The power supply mod guts almost everything after the transformer. The parts were $10 at Radio Shack. (By the way, if you want to have some fun ask the sales clerks at Radio Shack for anything other than a cell phone (say a voltage regulator), the blank stares are priceless.)
I did the mod and also replaced the electrolytics (1 or 2 of them remained), hooked it up, and was amazed at the difference. Just about every problem went away and many of the other mods listed to cure the suspect performance were not needed. Full rated power on 10 and 12 meters, it cured the instability, even the power/signal meter operates as it should. Its almost like I got a new radio. It never occurred to me that RTO wasn't using a PSA-9 when they tuned up my rig. They were using a good power supply and that is why mine came back and operated like it always had. If you are using a PSA-9, do the AB7MY mod - its well worth it.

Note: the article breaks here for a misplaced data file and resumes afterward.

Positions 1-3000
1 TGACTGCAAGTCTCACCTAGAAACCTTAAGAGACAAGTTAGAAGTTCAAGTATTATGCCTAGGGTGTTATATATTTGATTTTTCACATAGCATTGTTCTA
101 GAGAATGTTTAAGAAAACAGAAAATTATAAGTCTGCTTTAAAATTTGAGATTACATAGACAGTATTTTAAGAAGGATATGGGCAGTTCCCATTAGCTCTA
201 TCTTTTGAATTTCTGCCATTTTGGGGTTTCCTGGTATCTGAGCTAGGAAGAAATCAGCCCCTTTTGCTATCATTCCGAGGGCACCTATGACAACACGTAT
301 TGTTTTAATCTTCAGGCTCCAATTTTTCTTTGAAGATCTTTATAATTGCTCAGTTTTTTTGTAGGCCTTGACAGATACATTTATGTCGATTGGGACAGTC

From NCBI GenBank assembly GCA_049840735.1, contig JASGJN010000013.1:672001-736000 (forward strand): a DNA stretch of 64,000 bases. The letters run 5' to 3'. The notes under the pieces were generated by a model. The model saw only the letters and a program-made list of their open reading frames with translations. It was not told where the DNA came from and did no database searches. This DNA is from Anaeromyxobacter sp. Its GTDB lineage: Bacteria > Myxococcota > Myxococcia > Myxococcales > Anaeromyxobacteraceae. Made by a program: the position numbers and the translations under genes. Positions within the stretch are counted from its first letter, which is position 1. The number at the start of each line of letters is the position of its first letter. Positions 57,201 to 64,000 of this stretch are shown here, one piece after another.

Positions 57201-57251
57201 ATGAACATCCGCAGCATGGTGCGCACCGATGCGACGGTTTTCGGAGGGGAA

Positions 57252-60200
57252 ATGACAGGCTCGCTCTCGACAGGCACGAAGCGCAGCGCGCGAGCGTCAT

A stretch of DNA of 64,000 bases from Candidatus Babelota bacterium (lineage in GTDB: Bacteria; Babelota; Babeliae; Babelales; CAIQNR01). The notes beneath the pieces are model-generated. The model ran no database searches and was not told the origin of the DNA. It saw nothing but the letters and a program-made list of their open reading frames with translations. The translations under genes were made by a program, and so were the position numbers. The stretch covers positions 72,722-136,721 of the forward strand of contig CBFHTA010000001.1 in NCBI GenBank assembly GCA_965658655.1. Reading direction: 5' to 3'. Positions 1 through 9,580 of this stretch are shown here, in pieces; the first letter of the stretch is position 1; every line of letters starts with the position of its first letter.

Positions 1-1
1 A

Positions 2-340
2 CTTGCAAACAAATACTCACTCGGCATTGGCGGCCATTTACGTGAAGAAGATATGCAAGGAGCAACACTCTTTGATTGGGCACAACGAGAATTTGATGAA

Using the HW-9 is simple and easy. The receiver is really sensitive, the 250 HZ narrow filter is very effective, and the RIT (while only +/- 1) is also useful. By hooking up a good antenna to the HW-9 the world is at you finger tips. I've worked over 240 countries woth mine over the years. The rig powers the big matching speaker well - the speaker is hard to find but I really like it and I'm glad I bought mine with the rig.